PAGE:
- Oral Health Problems in Children Center
- Slideshow: Top Problems in Your Mouth
- Teeth Whiteners That Work
- Dental (Oral) Health Quiz
- Find a local Doctor in your town
There are a number of problems that affect the oral health of children, including tooth decay, thumb sucking, tongue thrusting, lip sucking, and early tooth loss. Even though baby teeth are eventually replaced with permanent teeth, keeping baby teeth healthy is important to a child's overall health and well-being.
Baby bottle tooth decay
Baby bottle tooth decay (also called early childhood caries, nursing caries, and nursing bottle syndrome) occurs when a baby's teeth are in frequent contact with sugars from liquid carbohydrates, such as fruit juices, milk, formula, fruit juice diluted with water, sugar water or any other sweet drink. Human breast milk can cause tooth decay as well. As these liquids break down in the mouth into simple sugars and are allowed to sit in the mouth, bacteria start feeding on the sugars, causing tooth decay.
If left untreated, decayed teeth can cause pain and make it difficult to chew and eat. Also, baby teeth serve as "space savers" for adult teeth. If baby teeth are damaged or destroyed, they can't help guide permanent teeth into their proper position, possibly resulting in crowded or crooked permanent teeth. Badly decayed baby teeth could lead to an abscessed tooth, with the possibility of infection spreading elsewhere.
How do I prevent baby bottle tooth decay?
Some tips to prevent baby bottle tooth decay include:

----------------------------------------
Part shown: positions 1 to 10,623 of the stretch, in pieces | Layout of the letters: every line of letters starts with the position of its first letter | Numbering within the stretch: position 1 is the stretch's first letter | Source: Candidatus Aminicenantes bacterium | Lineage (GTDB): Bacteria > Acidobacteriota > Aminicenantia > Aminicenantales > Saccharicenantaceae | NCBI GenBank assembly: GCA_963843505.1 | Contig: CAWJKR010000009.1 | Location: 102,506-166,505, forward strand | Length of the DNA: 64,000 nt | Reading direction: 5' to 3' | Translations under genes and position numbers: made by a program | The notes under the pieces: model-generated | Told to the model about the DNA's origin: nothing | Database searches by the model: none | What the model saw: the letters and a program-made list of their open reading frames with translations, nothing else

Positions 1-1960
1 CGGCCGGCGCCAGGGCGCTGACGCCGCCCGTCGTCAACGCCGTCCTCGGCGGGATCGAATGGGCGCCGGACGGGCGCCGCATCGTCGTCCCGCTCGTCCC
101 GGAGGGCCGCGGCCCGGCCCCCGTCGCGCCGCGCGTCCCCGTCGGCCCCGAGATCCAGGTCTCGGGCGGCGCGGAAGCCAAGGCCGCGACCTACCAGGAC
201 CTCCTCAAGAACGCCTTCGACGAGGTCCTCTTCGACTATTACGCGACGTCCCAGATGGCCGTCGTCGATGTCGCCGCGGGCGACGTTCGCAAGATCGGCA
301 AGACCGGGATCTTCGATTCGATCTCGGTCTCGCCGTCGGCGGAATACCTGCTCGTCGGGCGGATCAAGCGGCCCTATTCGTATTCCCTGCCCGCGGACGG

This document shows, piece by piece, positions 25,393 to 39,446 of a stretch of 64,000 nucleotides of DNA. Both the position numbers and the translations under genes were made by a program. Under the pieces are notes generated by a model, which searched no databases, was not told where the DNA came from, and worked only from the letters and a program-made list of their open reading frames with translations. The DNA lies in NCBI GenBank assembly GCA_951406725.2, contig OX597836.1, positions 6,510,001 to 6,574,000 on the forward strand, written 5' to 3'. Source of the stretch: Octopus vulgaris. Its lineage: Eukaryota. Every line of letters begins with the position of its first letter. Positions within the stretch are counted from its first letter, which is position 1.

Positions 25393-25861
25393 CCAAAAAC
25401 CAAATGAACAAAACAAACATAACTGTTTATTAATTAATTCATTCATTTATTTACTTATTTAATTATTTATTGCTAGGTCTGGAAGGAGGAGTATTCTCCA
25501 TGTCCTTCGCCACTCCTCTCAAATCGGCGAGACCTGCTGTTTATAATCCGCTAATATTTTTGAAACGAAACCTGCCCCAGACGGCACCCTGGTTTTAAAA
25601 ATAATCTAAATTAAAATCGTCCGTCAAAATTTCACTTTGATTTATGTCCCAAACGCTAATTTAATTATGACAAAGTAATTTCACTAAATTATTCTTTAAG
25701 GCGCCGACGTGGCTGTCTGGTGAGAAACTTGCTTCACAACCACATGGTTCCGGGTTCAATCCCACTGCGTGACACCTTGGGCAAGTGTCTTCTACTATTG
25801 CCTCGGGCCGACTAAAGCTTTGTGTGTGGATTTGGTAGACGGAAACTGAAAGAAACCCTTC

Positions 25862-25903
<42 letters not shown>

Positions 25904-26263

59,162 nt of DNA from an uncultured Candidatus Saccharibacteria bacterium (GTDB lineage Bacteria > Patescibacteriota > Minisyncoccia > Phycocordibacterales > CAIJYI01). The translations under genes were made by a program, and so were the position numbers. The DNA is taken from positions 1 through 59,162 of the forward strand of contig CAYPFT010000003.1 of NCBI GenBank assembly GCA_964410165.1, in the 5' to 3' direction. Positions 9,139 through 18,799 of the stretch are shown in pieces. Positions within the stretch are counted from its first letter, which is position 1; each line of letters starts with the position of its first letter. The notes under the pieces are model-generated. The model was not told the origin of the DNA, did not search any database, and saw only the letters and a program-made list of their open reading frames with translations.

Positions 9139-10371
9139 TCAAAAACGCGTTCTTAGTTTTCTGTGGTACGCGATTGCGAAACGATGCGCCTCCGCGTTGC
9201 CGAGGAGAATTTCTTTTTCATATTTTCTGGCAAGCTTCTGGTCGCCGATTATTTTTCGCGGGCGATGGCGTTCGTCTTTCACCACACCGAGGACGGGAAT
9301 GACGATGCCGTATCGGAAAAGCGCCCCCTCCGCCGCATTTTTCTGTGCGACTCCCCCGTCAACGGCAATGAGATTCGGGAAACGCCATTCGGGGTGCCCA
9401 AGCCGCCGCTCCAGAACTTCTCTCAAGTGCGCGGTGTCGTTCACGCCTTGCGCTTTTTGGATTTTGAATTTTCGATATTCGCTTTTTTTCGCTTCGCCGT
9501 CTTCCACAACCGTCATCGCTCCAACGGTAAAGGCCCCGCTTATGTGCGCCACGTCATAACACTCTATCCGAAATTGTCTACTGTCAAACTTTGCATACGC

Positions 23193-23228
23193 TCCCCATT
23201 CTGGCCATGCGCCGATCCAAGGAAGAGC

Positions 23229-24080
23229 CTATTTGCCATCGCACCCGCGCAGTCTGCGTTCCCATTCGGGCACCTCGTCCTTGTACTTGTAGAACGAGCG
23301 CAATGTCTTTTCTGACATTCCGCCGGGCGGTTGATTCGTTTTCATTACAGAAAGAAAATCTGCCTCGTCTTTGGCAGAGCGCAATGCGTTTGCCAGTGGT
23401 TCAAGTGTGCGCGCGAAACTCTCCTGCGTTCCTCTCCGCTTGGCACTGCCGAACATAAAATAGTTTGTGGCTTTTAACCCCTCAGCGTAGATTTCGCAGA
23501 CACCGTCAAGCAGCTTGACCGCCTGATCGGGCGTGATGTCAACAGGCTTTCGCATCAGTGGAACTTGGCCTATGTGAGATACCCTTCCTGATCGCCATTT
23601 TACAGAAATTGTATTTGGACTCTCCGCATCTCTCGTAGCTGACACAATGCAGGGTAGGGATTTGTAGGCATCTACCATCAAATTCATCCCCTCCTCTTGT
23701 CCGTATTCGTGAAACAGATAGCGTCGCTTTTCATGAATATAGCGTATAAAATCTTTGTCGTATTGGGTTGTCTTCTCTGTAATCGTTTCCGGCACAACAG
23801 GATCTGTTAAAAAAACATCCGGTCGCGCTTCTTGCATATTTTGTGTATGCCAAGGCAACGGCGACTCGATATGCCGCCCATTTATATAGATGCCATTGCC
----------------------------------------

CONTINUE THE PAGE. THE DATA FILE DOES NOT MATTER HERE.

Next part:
- During the day, to calm or comfort your baby, don't give a bottle filled with sugary liquids or milk; instead, give plain water or substitute a pacifier.
- At anytime, don't dip your baby's pacifier in sugar, honey, or any sugary liquid.
- At bedtime, don't put your baby to bed with a bottle filled with sugary liquids (watered-down fruit juice or milk still increases the risk of decay). Give plain water.
- Don't allow your baby to nurse continuously throughout the night while sleeping, since human breast milk can cause decay. Use a pacifier or give a bottle filled with plain water instead.
- Don't add sugar to your child's food
- Use a wet cloth or gauze to wipe your child's teeth and gums after each feeding. This helps remove any bacteria-forming plaque and excess sugar that have built up on the teeth and gums.
- Ask your dentist about your baby's fluoride needs. If your drinking water is not fluoridated, fluoride supplements or fluoride treatments may be needed.
- Teach your baby to drink from a cup by his or her first birthday. Moving to a "sippy cup" reduces the teeth's exposure to sugars; however, constant sipping from the cup can still result in decay unless it is filled with water.